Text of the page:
Deputy Minister in charge of Tertiary Education, Samuel Okudzeto Ablakwa has said the Ministry of Education (MOE) should not be blamed for the West African Senior Secondary School Examination (WASSCE) leaked papers saga.
He said “the West African Examinations Council (WAEC) is an independent body which the MOE has absolutely no control over”, and pleaded with stakeholders “not to drag the ministry” into the issue.
Mr. Ablakwa said these on Tuesday when responding to questions from students of the University of Cape Coast, during the Campus Connect programme which gives the MOE the chance to meet and discuss government policies with students.
He said that those blaming governments and MOE over the leaked papers were tarnishing the image of government and the ministry.
“If there is anybody to blame, we should blame ourselves because parents, students and schools were those who pay monies to some officials to enable them to posses the questions,” Mr Ablakwa said
He said although, President John Dramani Mahama has instructed the BNI to team up with the examination body to track the sources of the leakages and bring perpetrators to book, the ministry was in talks with WAEC on how to avoid such future occurrences.
He said that government, through the MOE, was also implementing policies and programmes to ensure that the country’s education became more efficient and effective.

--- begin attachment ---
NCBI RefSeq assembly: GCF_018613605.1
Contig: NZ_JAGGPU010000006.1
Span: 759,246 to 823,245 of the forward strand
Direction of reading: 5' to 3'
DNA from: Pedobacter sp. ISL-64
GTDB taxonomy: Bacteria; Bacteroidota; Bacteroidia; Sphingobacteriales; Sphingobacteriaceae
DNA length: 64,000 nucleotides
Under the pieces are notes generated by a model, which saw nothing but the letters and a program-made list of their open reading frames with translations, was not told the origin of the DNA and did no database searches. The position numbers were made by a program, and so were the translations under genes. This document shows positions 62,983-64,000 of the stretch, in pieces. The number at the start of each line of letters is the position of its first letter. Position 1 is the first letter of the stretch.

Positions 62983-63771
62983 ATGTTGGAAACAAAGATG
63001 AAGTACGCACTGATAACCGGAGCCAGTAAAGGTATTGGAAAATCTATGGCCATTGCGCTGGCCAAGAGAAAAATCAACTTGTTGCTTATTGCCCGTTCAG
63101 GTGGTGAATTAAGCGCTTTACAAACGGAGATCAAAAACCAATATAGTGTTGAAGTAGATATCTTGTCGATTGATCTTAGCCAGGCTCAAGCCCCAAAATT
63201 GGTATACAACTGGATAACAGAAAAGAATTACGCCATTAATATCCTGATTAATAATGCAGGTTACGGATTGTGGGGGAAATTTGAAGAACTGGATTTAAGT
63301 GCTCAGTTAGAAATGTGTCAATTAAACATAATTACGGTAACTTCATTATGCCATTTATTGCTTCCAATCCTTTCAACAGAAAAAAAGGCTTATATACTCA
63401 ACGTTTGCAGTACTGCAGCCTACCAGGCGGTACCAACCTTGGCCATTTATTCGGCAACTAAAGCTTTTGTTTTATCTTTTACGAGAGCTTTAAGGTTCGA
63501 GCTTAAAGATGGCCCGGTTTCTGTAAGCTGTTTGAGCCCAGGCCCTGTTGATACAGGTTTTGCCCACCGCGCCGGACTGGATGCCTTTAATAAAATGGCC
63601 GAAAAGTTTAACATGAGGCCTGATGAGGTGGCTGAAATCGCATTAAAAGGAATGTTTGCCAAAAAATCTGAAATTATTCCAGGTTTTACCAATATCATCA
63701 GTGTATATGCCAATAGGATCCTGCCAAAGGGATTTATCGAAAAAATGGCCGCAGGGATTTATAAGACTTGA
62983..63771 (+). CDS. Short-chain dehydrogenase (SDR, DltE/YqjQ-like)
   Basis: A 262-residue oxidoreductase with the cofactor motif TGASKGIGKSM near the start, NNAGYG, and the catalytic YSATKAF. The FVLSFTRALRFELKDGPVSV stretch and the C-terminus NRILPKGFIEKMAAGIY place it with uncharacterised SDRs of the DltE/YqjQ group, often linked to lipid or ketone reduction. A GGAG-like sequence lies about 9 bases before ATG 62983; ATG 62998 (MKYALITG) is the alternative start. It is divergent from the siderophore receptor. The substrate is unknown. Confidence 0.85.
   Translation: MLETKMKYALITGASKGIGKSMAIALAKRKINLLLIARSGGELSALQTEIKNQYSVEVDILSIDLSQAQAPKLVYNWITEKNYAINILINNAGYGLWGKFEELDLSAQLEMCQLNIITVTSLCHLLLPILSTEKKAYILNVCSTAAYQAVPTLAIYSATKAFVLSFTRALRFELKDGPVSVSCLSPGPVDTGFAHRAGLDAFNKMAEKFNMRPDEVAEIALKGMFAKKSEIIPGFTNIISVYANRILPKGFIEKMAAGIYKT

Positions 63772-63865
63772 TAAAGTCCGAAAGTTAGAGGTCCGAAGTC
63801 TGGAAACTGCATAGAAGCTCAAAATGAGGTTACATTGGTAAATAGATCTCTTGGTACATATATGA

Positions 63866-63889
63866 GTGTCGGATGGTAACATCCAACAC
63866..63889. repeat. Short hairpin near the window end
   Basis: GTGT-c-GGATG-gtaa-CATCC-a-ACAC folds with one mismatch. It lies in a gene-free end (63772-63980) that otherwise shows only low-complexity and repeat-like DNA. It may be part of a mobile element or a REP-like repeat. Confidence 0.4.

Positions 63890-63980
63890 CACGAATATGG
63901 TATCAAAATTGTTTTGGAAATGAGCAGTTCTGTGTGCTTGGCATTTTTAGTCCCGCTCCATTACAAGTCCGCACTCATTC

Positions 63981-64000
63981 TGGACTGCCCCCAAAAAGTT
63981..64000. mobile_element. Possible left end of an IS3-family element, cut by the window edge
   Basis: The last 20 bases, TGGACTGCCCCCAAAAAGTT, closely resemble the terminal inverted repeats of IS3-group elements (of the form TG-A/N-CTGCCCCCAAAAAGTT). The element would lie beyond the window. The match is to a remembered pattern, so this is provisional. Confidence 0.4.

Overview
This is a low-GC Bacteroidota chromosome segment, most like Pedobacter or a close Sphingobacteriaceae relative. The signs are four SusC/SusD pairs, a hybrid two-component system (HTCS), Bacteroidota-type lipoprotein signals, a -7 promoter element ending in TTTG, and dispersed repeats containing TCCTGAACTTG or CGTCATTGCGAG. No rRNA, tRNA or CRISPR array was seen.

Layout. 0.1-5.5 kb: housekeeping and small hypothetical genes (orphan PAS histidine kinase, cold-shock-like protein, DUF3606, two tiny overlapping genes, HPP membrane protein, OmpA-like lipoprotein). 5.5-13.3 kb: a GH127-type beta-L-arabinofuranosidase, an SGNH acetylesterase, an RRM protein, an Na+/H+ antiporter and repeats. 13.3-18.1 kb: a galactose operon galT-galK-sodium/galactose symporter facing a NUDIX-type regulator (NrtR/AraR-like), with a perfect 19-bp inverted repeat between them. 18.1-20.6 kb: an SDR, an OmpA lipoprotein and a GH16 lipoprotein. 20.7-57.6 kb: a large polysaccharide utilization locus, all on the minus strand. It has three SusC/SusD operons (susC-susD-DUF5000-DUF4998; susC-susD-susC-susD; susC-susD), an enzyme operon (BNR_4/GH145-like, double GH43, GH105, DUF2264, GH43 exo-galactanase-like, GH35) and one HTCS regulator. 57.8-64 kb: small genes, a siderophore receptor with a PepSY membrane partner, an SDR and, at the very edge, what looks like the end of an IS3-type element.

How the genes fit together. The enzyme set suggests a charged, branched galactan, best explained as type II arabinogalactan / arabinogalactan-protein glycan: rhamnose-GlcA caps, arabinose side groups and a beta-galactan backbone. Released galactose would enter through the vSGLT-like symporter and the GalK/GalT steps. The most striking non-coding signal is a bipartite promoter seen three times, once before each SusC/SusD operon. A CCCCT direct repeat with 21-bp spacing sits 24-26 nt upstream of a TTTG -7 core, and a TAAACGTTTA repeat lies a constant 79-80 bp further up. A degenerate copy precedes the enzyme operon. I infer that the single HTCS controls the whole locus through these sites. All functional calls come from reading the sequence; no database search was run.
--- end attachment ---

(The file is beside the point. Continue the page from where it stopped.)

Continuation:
He mentioned, as an example, the conversion of polytechnics into technical universities to ensure that students get hands training and skills acquisition, to meet the current needs of industry to accelerate the country’s economic growth.
Mr. Ablakwa also mentioned the scrapping of students’ allowances at colleges as initiative to increase students’ intake at the colleges.
Currently, he said admission into colleges has shot up to 62.8per cent after the students allowance was scraped.
A deputy minister of communications, Mr. Felix Kwakye Ofosu, said that the government has initiated a project dubbed school connectivity project which is aimed at improving information and communications technology in schools.
From Bernard Benghan, Cape Coast